'It's ours' - Graffiti in Crimea.

Photographer: Yuri Lashov/AFP/Getty Images

Crimea's Happy Now, But for the Persecution

Marc Champion writes editorials on international affairs. He was previously Istanbul bureau chief for the Wall Street Journal. He was also an editor at the Financial Times, the editor-in-chief of the Moscow Times and a correspondent for the Independent in Washington, the Balkans and Moscow. He is based in London.
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It has been 18 months since "green men" from Russia took over the Crimean peninsula, installing an alleged former gangster nicknamed Goblin to run it. How's that working out for people?

By all accounts most of Crimea's inhabitants are happy. They're happy not to be part of the war in eastern Ukraine, or of the unstable, semi-fascist Ukraine that they see portrayed on their Russian TV channels. Life may not be the economic nirvana they hoped for (tourism has dried up), but it's stable and the peninsula's ethnic-Russian majority are back in the Motherland.

For the minority, though -- the Tatars, Ukrainian speakers and those who didn't want to trade corrupt, chaotic, but more or less democratic Ukraine for corrupt and undemocratic Russia -- the move has been miserable.

The Organization for Security and Cooperation in Europe released a report on Thursday that paints the picture, often in numbers. They weren't allowed into Crimea, but that's part of the story: In Russia, interfering human rights organizations and international bodies are excluded, and Crimea is now Russia.

To be fair, the OSCE doesn't hide its view on Crimea's status (annexed, still part of Ukraine), so it was never going to be welcome. Still, the numbers that the group's researchers collected, and interviews they took from those who left Crimea, paint a picture of diminished religious, media and personal freedoms, as well as of lawless law enforcement and persecution.

At the time of annexation, says the report, Crimea had 1,400 registered religious organizations, and 674 unregistered (and mainly Tatar) religious communities. To be legal, these all had to re-register, a process the local authorities made as difficult as possible. As of last month, Crimea had 53 locally registered religious organizations.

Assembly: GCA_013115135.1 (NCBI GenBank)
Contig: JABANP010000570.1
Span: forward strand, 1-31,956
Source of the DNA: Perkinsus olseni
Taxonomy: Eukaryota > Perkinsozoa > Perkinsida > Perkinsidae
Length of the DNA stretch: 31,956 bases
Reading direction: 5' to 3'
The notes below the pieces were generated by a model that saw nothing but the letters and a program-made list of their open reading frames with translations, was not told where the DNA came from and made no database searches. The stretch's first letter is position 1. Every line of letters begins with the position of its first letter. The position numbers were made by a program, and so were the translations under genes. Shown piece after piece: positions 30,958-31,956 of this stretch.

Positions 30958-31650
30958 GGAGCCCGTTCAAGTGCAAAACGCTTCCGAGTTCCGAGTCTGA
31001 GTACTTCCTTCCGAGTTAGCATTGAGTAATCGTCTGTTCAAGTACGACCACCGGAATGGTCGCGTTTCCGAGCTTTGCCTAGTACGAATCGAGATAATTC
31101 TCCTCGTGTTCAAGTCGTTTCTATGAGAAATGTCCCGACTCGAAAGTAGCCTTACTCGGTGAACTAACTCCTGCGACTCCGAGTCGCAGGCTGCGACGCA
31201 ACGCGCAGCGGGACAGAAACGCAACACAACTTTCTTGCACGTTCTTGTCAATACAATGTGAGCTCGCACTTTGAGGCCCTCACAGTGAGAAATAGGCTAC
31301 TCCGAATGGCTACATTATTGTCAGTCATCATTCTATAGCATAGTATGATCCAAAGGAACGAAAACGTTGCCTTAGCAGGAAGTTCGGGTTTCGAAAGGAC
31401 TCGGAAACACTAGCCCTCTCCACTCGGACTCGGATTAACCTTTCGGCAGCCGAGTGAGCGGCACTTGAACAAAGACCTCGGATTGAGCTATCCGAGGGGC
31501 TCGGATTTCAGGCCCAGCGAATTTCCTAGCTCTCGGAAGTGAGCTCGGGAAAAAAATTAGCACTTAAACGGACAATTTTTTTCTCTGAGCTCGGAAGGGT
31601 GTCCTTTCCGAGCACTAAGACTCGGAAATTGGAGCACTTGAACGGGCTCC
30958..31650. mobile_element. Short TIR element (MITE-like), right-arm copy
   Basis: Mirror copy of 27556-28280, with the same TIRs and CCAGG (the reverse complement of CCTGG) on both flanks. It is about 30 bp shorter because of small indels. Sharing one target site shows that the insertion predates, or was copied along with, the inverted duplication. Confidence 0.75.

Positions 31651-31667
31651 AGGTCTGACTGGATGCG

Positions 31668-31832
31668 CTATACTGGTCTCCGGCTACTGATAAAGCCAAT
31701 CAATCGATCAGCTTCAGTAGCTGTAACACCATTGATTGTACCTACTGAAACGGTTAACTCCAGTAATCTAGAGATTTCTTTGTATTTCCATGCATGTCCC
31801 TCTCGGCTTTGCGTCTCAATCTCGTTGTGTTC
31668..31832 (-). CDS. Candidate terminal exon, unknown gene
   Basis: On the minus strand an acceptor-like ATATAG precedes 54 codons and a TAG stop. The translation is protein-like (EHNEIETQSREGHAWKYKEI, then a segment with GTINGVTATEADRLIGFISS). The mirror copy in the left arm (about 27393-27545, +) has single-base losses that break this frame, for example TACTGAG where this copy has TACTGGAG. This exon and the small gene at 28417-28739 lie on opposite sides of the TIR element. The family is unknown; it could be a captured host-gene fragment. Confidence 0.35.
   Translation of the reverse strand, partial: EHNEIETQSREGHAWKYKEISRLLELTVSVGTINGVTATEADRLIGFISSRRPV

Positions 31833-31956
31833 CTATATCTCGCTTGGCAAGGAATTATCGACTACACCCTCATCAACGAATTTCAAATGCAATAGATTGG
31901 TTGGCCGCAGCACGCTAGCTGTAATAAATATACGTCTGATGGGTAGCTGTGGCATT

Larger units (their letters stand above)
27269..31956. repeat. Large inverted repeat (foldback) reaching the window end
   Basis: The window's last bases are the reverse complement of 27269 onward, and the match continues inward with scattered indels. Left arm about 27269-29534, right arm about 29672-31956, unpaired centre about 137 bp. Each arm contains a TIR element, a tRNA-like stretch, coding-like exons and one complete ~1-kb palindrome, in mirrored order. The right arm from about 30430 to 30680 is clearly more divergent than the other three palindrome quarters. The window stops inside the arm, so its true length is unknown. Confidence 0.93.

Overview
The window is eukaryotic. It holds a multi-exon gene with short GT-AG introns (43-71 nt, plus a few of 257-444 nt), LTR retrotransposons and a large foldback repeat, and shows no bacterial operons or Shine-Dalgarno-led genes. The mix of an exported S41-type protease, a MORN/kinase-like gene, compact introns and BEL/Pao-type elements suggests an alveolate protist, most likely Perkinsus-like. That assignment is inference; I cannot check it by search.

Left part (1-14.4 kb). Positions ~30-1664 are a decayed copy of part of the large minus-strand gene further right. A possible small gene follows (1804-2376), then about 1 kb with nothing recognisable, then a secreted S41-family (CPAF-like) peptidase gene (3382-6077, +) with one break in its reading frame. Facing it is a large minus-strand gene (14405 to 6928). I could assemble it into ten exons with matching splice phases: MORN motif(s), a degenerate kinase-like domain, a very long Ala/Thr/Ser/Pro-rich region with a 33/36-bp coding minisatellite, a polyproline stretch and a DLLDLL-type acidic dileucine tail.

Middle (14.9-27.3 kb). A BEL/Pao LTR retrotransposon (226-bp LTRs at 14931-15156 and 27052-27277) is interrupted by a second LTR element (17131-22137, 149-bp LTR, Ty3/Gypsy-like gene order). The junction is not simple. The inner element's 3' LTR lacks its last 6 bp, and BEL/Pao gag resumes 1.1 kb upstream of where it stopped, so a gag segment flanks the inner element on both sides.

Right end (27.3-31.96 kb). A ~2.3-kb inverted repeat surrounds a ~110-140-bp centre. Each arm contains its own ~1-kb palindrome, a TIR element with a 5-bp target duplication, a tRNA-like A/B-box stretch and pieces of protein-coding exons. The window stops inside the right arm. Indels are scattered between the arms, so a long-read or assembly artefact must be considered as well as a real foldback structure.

Media organizations had to re-register by April this year, by which time there were 232 licensed to operate in Crimea. Before March 2014, there had been 3,000. Major news outlets in the language of Crimea's Tatars were shut down. Schooling in Tatar and Ukrainian languages was restricted, and kids without Russian passports have been unable go to school, the report says.

Businesses had to re-register too, a process made difficult for people who either didn't take or couldn't get Russian passports, or just for some reason were unwanted. By the end of last year, just under 13,000 Crimean businesses were registered, compared to 53,000 before annexation. Larger companies, owned by big Ukrainian businesses or the state were confiscated without compensation.

No doubt there's an element of natural house cleaning in all these numbers, but the report's anecdotal evidence suggests systematic discrimination. Tatars -- about 12 percent of the population -- came under extreme pressure to shut down their businesses, according to the report, as did pro-Ukraine media and the Kiev branch of the Orthodox Church.

Remaining in Crimea as a pro-Ukrainian can be unsafe, too. A Russian military court last month sentenced a pro-Ukrainian film maker from Crimea, Oleg Sentsov, to 20 years in jail on dubious charges of plotting terrorism. Local prosecutors have also used Russia's catch-all laws against extremism and separatism to prosecute dissenters. Yet there have been no investigations of the pro-Russian so-called self-defense groups, which have been accused of extrajudicial killings, kidnappings and torture during and after the switch to Russia, the OSCE says.

Insecurity can't explain this need to crush dissenters or persecute the long-suffering Tatars --Russia is highly unlikely to lose Crimea again. So it's depressing to see old reflexes grind out needless repression. Russia, after all, deported the Tatars en-masse to Central Asia in 1944. They were allowed to return only starting in the 1980s.

If a free vote on whether to stay with Russia were held today, with a fair campaign this time and no thugs or military patrolling the streets, a majority of Crimeans almost certainly would again vote "yes."

It is the repressive way in which Russia has followed up its acquisition of Crimea, like the covert way in which it first took control of the peninsula by force, which reveals the annexation for what it is.

This column does not necessarily reflect the opinion of the editorial board or Bloomberg LP and its owners.

To contact the author of this story:
Marc Champion at mchampion7@bloomberg.net

To contact the editor responsible for this story:
Therese Raphael at traphael4@bloomberg.net